by Charles M. Robinson III
Norman, Ok: University of Oklahoma Press, 2008. Pp. xviii, 189.
Illus., notes, biblio., index. $29.95. ISBN:0806135212
In his 1994 book The Court-Martial of Lieutenant Henry Flipper, Robinson, an historian of the frontier army, held to the view that Flipper's 1881 conviction for embezzlement was rooted in racism.
Reviewing materials not available at the time he did the earlier book, in the present work Robinson concludes that, while not denying the existence of racism in the army, Flipper had indeed been careless with funds, albeit probably intentionally. Such financial misconduct apparently was not uncommon in the Old Army, as very young officers were often given responsibility for large sums with little or not training. A number of other officers in the period were also found short in their accounts. The penalties handed out to most of these officers, however, were not usually immediate expulsion from the service, which is where the Flipper case differs from theirs.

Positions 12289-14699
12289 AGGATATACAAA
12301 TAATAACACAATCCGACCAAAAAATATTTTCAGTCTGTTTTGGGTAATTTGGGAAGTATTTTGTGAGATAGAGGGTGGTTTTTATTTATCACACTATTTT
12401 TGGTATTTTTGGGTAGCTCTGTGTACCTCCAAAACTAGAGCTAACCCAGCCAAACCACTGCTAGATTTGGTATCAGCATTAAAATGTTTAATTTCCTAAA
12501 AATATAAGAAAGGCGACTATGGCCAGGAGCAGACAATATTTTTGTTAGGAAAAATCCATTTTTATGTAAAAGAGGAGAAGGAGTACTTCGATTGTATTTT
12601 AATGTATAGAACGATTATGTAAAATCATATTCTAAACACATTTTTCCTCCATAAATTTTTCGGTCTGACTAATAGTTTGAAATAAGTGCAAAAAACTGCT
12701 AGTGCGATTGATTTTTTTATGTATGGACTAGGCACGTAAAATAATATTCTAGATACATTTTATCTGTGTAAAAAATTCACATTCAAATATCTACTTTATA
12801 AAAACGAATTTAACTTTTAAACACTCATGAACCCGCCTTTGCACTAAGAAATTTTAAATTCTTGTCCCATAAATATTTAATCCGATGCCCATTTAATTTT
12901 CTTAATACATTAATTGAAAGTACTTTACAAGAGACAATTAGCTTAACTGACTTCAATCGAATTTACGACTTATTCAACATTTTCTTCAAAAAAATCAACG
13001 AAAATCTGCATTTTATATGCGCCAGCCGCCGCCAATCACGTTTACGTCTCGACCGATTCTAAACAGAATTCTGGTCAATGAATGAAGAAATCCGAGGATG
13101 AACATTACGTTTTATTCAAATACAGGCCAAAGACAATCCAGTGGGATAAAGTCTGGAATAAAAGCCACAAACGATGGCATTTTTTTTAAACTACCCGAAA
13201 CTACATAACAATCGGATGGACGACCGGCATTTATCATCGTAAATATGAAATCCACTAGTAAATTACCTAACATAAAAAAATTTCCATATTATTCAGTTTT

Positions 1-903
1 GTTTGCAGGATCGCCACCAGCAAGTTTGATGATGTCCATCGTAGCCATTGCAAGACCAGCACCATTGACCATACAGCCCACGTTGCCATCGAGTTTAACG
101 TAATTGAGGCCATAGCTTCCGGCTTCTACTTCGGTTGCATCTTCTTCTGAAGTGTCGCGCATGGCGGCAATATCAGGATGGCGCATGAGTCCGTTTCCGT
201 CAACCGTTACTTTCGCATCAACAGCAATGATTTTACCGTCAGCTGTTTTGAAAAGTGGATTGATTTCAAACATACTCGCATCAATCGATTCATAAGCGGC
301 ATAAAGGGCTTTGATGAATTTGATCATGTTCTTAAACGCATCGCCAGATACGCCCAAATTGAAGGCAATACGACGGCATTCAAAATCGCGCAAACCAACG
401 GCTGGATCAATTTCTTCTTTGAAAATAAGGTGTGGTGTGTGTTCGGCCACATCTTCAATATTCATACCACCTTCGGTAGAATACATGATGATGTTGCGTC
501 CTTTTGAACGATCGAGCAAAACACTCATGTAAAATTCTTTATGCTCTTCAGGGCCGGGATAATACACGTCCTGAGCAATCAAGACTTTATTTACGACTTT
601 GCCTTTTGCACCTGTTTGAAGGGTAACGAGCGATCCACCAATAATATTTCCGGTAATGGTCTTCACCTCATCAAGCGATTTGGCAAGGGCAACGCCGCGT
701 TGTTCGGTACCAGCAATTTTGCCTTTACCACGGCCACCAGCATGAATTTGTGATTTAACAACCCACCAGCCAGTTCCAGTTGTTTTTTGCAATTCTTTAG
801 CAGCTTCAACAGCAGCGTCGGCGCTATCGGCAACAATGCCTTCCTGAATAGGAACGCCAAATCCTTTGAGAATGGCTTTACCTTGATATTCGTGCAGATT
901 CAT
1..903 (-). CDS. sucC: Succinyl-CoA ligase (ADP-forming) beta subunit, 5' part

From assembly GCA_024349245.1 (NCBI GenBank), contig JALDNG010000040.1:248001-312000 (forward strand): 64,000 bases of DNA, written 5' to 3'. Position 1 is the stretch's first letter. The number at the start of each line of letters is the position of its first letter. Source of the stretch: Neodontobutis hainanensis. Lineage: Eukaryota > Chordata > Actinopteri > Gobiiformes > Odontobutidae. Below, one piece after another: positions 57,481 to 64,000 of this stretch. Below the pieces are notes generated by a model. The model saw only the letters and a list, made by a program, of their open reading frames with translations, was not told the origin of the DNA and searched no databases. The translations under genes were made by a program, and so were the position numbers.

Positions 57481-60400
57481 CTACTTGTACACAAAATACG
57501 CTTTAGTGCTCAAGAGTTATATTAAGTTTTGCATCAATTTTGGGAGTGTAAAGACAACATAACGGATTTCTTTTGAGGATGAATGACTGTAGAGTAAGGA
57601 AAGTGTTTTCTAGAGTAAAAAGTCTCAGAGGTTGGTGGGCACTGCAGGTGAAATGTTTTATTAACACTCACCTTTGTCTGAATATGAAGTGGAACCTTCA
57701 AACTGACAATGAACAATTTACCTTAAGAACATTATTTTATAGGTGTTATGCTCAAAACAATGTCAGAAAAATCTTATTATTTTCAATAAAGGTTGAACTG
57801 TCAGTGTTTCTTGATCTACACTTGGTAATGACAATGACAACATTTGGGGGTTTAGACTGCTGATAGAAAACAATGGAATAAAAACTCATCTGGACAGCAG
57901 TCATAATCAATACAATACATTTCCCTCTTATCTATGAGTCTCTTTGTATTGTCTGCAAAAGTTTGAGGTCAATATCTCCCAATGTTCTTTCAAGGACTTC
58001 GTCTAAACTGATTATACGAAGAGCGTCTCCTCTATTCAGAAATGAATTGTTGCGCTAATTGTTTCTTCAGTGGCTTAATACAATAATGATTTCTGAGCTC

While reviewing the Flipper case, Robinson also provides some interesting insights into the financial side of the frontier Army, a look at its social norms (which Flipper had transgressed by having a covert relationship with a maid), and military life on the frontier.
An important read not only for those interested in racism and the army, but also in the military history of the frontier, racisim in military life, and the Old Army.